The role of beneficiary nations in the governance of the Trust Fund has not yet been determined. Kofi Annan’s envisions a structure that includes both donor and recipient nations in its decision-making apparatus. But tough talk by donor nations suggests that recipient nations may be forced to settle for a less than equitable role in the operations of the fund. Unfortunately, the recipient nations themselves have yet to articulate their views on the architecture of the Trust Fund. The World Bank in the March 2001 report of its analysis of foreign aid programs in ten selected African countries concluded that donor -imposed conditions are doomed to fail without the active participation of the recipient nations in the design and implementation of such programs.
Western nations led by the U.S. should help establish a Global Trust Fund that is based on an equitable and respectful relationship with potential recipient nations. The current move toward a master-servant relationship between donor and recipient nations regarding the Trust Fund is a recipe for disaster. As the Western nations attempt to craft a common approach, the Trust Fund must face the moral, economic, and logistic issues surrounding the lack of access to pharmaceutical goods by the vast majority of individuals living with HIV/AIDS.
Need for a Common Approach
As a way forward, the Global Trust Fund should operate under the following principles:
- No individual should be denied access to available HIV/AIDS clinical management and social support on the basis of geographical location, race, income level, market forces, or national origin.
- Every individual in the recipient countries should have access to culturally appropriate risk reduction messages.
- The governance of the Trust Fund should reflect the viewpoints of the various stakeholders, especially the donor and recipient nations, civil society organizations, and persons living with HIV or AIDS.
- The Trust Fund should operate on the basis of transparency, accountability, and effectiveness.
As a fundamental strategy, the Trust Fund must seek to democratize access to HIV/AIDS lifesaving medicines so that it not only becomes affordable but also available to needy populations. Any false dichotomy between treatment and prevention programs must be avoided since high-risk behaving individuals are unlikely to come forward for testing and counseling unless treatment programs become available. It is also essential that the Trust Fund support comprehensive information, education and communication campaigns that respect cultural and religious norms that do not propagate HIV transmission, promote risk reduction activities, and permit contextual analysis of the factors that influence risky behaviors.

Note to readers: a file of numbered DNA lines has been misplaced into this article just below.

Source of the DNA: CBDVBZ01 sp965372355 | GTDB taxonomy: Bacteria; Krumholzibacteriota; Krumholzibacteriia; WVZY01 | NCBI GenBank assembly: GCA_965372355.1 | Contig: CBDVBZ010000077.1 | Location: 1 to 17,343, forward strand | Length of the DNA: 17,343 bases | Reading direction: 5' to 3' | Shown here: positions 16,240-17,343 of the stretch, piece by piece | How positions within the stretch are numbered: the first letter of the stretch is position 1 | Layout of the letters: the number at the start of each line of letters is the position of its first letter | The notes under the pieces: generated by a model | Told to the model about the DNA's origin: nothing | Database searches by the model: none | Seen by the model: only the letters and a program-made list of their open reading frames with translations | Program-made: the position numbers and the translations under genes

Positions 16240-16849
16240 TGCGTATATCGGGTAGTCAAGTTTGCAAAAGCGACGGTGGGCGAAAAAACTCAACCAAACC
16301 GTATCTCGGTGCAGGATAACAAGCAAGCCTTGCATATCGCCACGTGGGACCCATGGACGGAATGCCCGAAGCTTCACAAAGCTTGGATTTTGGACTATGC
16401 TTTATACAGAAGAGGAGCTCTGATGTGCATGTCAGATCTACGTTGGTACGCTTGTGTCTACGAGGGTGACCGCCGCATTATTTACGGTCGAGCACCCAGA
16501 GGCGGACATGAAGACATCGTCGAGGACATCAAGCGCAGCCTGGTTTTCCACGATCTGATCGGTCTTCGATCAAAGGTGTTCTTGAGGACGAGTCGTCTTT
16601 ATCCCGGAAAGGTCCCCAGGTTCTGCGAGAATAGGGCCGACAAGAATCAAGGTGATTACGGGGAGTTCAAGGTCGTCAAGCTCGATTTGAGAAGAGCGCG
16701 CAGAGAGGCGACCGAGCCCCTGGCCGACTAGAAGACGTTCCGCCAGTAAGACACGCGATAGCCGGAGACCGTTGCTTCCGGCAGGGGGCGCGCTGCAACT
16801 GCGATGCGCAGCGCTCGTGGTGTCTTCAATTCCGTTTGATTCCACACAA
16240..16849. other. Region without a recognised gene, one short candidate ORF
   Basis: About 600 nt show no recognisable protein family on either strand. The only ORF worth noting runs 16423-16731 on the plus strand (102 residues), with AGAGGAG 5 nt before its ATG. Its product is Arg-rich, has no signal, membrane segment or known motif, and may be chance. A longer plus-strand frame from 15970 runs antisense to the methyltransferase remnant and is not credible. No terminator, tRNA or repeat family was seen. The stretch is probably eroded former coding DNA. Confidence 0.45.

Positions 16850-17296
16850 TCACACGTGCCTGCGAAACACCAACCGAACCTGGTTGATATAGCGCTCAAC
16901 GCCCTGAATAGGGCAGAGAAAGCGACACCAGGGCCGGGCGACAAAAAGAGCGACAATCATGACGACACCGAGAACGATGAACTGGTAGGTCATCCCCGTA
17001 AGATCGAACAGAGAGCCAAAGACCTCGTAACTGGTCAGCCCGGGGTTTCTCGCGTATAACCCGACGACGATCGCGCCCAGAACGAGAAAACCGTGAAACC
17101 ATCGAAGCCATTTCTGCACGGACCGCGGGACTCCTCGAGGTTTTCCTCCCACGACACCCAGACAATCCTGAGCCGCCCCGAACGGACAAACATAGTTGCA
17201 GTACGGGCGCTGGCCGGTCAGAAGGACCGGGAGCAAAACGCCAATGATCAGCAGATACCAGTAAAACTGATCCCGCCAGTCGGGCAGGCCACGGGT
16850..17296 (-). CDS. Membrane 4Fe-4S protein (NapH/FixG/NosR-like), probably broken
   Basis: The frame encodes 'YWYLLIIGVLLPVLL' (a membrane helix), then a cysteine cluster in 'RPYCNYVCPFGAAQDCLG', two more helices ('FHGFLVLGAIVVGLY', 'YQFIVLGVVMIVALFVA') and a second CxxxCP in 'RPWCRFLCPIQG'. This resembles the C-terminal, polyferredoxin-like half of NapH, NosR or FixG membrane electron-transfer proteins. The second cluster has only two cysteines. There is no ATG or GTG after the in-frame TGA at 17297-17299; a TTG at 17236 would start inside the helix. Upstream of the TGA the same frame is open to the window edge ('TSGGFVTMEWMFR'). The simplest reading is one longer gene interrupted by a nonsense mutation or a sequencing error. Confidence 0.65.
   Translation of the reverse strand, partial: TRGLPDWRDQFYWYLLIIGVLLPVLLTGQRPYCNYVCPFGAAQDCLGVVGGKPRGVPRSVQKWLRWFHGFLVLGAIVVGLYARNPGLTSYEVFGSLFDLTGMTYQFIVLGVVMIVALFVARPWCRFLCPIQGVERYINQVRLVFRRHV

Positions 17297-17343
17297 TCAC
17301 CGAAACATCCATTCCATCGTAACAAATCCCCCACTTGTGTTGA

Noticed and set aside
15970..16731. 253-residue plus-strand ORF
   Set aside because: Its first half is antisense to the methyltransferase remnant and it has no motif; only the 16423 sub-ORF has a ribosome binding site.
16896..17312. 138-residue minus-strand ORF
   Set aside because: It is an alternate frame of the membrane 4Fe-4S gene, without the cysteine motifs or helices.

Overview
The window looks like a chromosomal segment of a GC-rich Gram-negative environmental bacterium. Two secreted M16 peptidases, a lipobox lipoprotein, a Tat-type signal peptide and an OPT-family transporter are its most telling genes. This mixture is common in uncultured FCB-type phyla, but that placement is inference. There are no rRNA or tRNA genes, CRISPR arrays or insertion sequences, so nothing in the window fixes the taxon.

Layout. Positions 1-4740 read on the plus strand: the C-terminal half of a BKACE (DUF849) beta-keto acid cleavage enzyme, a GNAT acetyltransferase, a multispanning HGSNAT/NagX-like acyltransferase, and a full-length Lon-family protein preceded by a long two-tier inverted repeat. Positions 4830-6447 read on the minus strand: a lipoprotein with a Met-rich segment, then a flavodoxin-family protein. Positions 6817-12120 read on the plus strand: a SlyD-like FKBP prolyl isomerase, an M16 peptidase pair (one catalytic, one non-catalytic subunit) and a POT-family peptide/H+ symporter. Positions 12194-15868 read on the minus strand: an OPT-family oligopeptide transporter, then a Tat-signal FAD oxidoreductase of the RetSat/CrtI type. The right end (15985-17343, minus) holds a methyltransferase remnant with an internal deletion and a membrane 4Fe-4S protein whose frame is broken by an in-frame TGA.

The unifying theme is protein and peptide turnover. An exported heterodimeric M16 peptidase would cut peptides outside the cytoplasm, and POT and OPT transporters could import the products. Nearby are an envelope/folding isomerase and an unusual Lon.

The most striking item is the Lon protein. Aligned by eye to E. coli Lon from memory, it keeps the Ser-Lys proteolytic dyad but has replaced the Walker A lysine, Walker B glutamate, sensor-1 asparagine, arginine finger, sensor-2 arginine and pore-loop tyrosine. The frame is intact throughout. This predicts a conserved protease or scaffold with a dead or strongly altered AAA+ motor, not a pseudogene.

The major infrastructure targets of the Trust Fund should include the primary care networks and the tuberculosis control programs of the recipient nations. Also as part of its strategic approach, the Trust Fund’s governors should work closely with recipient nations to ensure that chosen projects reflect the wishes of the target populations, and that intended relief activities reach the at-risk population. The ultimate measure of the Trust Fund should be the number of number of individuals saved from contracting new infections or meeting untimely death from HIV/AIDS and other chosen health conditions in defined communities. Other important targets of the Trust Fund should include the establishment of linkages with other players, the support of poverty reduction initiatives in target communities, and collaboration with public and private partners to accelerate HIV vaccine development and distribution.
Kofi Annan’s recommendation for a small secretariat made up of dedicated men and women that will work with other players in the field of development to implement the programs of the Fund should be respected. The Director-General/CEO of the Global Trust Fund should be an expert (preferably African) on both HIV/AIDS and development.